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Hip-Hop music can help tackle mental health – Research

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Lyrical UoN law student wins rap battle

While some parents think hip-hop is a sure path to a mental break down, new research shows hip-hop music may be the answer to mental health issues. Hip-Hop Psych, an initiate associated with Columbia University, used songs by Notorious BIG, Nas, Tupac and Grandmaster Flash to gauge the effect of the songs on patients struggling with depression.

Juicy, by The Notorious BIG, and The Message, by Grand Master Flash & The Furious Five, are just two of the songs used by researchers at Cambridge University to help tackle issues surrounding mental health.

Hip-Hop Psych co-founders Dr. Akeem Sule and Dr. Becky Inkster, explained in The Lancet Psychiatry:

“Much of hip-hop comes from areas of great socioeconomic deprivation, so it’s inevitable that its lyrics will reflect the issues faced by people brought up in these areas, including poverty, marginalization, crime and drugs,” explains Sule.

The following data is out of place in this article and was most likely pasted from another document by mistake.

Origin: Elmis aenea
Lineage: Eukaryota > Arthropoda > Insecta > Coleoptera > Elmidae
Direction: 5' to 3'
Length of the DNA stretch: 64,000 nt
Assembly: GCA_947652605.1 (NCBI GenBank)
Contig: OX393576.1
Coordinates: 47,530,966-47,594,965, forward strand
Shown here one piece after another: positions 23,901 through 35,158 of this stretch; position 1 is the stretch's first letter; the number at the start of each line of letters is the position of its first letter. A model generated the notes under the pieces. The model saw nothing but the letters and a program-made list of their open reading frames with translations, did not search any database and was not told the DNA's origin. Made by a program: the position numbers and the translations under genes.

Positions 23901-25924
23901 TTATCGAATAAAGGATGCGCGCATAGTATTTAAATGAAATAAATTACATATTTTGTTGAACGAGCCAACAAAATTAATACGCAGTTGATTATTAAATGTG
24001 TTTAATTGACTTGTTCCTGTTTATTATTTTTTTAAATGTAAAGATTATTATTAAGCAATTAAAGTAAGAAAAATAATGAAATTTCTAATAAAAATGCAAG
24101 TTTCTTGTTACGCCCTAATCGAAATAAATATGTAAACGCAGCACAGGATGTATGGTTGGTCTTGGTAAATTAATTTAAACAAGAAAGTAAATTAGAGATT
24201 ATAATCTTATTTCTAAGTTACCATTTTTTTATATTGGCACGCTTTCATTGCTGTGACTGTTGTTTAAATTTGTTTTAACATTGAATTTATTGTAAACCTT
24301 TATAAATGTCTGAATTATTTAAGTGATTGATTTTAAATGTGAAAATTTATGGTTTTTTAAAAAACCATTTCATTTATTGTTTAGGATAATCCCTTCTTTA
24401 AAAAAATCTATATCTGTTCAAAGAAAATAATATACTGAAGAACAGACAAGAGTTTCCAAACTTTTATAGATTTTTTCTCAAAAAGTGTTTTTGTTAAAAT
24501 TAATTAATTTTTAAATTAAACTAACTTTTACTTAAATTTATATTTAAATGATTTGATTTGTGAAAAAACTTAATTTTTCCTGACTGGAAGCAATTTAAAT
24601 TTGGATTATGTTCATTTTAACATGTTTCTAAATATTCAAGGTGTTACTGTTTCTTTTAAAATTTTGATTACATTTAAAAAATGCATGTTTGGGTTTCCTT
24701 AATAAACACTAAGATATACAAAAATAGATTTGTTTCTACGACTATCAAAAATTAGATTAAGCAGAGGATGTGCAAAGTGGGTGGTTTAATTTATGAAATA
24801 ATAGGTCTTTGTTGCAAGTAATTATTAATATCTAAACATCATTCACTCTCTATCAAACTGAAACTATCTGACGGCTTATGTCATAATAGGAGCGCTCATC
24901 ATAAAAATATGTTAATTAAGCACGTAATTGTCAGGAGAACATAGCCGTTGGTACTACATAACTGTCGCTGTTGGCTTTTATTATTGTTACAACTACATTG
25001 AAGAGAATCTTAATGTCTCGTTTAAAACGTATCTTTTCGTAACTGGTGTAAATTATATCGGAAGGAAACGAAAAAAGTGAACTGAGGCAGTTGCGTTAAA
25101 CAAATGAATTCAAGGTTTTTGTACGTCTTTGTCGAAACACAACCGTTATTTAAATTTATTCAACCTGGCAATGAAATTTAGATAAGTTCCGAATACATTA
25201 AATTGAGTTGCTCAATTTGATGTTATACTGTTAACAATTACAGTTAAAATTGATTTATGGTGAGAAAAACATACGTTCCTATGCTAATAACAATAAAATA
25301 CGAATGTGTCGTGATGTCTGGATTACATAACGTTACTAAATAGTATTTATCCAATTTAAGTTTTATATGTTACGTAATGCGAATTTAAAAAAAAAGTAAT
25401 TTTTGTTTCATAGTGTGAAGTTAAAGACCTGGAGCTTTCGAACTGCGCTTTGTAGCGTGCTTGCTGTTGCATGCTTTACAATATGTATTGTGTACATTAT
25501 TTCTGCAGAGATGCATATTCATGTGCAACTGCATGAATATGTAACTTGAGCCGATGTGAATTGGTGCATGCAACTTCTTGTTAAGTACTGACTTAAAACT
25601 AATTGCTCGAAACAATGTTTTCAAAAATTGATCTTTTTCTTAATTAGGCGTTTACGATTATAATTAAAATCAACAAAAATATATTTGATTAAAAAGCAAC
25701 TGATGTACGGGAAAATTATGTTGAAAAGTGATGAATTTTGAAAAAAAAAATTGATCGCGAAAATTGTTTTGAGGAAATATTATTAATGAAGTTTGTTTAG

“In fact, we can see in the lyrics many of the key risk factors for mental illness, from which it can be difficult to escape. Hip-hop artists use their skills and talents not only to describe the world they see, but also as a means of breaking free.”

The researchers indicate that positive and aspiration lyrics, such as Biggie’s Juicy ‘dedicated to all the teachers that told me I’d never amount to nuthin’, can offer hope to patients struggling with depression. Dr. Sule and Dr. Inkster hope the project will be rolled out into prisons, schools and hostels to promote positive self-esteem.

“We’ve had an enormous response from the global community, from patients, prisoners, and parents to artists and fans alike,” says Inkster. “We are overwhelmed and excited by requests from people around the world reaching out to us who want to help. It has been moving to see how honest and open people have been with us.

 

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